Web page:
If we used cows as money, we would probably teach our students courses on "Money and Milk Yields". If an outbreak of foot and mouth disease had caused a recession, macroeconomists would feel they needed to pay much more attention to veterinarians.
Milk yields matter. Foot and mouth disease is a problem. But these are fundamentally microeconomic problems. There is no inherent connection between milk yields and money, or foot and mouth disease and recessions. There is only a connection if our monetary practices make a connection where there needn't be one.We use paper, ink, and electrons as money. Since those are all quite plentiful, we are free to make whatever connections we like with our money. We can target the price of cows, if we like. So money would be paper cows. And if we did that, we would still teach courses on money and milk yields, and worry about recessions caused by foot and mouth disease. But we don't have to do that. We could target something else instead.
It is presumably not a coincidence that a global financial crisis coincided with the beginning of a global recession. There was a connection between money and finance. But does there have to be that connection? Or was it simply a contingent fact based on our particular monetary practices?
I want us to take Scott Sumner's challenge seriously.
"There is nothing in the slightest way mysterious about the current recession. If in 2007 you told the world’s elite macroeconomists what the path of NGDP would look like over the next 6 years, most of them would have predicted a deep recession and slow recovery in the US, and a deep recession, slow recovery, and then double-dip recession in the eurozone. And that’s exactly what happened. Adding finance won’t improve that story one iota."
I know Scott believes that the financial crisis was much worsened by the recession that central banks could have prevented, but I want to set that aside. Assume a lot of people in finance made a lot of stupid decisions and the financial system is so unstable that there would have been a big global financial crisis whether or not the global economy went into recession. Could central banks still have prevented the recession, despite the financial crisis, if they had done something different?
I think that someone who answers "No, the recession was inevitable, given the financial crisis" must believe one of two things:
1. Given the financial crisis, it was impossible for central banks to have prevented the fall in NGDP relative to trend.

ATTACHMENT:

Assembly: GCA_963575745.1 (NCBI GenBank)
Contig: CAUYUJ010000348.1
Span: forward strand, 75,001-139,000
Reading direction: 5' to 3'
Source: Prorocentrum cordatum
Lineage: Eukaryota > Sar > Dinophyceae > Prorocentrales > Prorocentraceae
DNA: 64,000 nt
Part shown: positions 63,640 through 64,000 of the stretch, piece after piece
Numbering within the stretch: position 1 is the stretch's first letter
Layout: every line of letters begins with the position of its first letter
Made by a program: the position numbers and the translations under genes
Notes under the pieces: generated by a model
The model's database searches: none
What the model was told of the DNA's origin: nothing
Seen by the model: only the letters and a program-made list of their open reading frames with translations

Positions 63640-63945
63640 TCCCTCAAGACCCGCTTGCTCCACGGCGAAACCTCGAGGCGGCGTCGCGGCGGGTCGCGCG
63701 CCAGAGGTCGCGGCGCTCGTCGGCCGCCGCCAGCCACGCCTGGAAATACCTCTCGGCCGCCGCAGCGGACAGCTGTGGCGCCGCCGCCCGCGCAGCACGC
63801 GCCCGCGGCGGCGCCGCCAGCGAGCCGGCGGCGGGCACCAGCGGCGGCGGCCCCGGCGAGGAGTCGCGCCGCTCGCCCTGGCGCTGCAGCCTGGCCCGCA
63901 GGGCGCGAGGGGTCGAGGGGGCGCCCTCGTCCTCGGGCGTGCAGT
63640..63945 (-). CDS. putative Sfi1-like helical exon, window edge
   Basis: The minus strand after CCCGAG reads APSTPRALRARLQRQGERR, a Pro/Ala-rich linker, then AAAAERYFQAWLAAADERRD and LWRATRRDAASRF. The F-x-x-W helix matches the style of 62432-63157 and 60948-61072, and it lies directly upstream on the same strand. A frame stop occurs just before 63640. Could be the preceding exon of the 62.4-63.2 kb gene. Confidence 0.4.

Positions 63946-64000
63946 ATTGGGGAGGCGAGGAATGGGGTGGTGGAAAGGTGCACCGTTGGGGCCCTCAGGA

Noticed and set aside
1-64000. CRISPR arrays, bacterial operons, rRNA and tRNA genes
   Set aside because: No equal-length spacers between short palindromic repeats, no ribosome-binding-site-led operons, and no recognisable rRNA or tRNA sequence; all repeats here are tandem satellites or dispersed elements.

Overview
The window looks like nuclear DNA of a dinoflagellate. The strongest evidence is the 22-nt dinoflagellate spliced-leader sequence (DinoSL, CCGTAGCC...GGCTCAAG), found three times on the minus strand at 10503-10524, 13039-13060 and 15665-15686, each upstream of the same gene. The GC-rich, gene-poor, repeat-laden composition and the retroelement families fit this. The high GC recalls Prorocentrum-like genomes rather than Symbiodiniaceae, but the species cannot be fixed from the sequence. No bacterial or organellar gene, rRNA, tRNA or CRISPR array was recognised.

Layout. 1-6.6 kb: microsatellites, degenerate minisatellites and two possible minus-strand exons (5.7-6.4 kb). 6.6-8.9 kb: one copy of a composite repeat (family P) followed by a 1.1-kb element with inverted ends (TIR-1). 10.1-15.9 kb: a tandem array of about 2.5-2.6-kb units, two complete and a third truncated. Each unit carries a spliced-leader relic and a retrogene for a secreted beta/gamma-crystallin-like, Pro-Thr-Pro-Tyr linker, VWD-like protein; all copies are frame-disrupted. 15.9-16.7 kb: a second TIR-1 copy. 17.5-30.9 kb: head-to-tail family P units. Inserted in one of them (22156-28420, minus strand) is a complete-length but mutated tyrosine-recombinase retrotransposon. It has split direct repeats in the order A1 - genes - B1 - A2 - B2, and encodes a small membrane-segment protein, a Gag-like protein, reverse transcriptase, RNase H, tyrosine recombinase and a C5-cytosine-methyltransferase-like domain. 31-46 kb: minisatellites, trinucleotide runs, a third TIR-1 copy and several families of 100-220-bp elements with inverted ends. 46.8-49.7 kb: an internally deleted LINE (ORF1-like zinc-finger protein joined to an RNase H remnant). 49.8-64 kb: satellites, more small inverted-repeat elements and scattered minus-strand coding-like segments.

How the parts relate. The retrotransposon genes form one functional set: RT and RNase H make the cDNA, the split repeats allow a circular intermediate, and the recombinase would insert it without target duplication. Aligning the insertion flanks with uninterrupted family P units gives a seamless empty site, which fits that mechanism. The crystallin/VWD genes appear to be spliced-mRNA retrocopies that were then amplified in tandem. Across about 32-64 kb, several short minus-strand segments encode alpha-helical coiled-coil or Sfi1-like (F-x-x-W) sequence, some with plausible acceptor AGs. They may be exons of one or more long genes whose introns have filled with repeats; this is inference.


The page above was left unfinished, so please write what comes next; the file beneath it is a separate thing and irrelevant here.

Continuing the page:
2. Given the financial crisis, even if central banks had prevented the fall in NGDP relative to trend, real GDP would still have fallen by the same amount, and so by definition the only effect would have been higher inflation.
Which is it? 1 or 2?
In my opinion 1 is implausible. For example, if central banks had been targeting NGDP for the previous 20 years, and had gained credibility for keeping NGDP on trend, so that people confidently expected that any deviations of NGDP from trend would be temporary, because the central bank would bring NGDP back to trend, that in itself would act as a powerful automatic stabliser bringing NGDP back to trend sooner than if people did not have those expectations.
Central banks like the Bank of Canada have been very successful in creating expectations that inflation would soon return to the 2% target. And those expectations have helped keep actual inflation close to the 2% target. If instead they had been targeting NGDP for the last 20 years, why couldn't they have been equally successful in creating expectations that NGDP would soon return to the trend path? And why wouldn't those expectations have helped keep actual NGDP close to the trend path? If people and firms don't expect NGDP to fall, they won't cut their spending as much in a way that causes actual NGDP to fall.
In my opinion 2 is implausible too. If I thought that nominal prices were perfectly flexible then I would believe 2. But I would have a very hard time convincing myself that the big drops in output and employment, and the big rise in unemployment, were simply the result of a supply shock caused by the financial crisis.
The Eurozone aside (which still looks to me like a disaster waiting to happen) things are looking a lot better than they were. The fear I felt five years ago is mostly gone. But when I see that fear replaced by complacency, and an apparent willingness to stick to much the same monetary policies that we had before the recession, I almost wish that fear would return.
Have we learned nothing? Or nothing that matters for monetary policy? Are we still just going to keep on targeting 2% inflation? Is this really the best we can do?
I don't think so.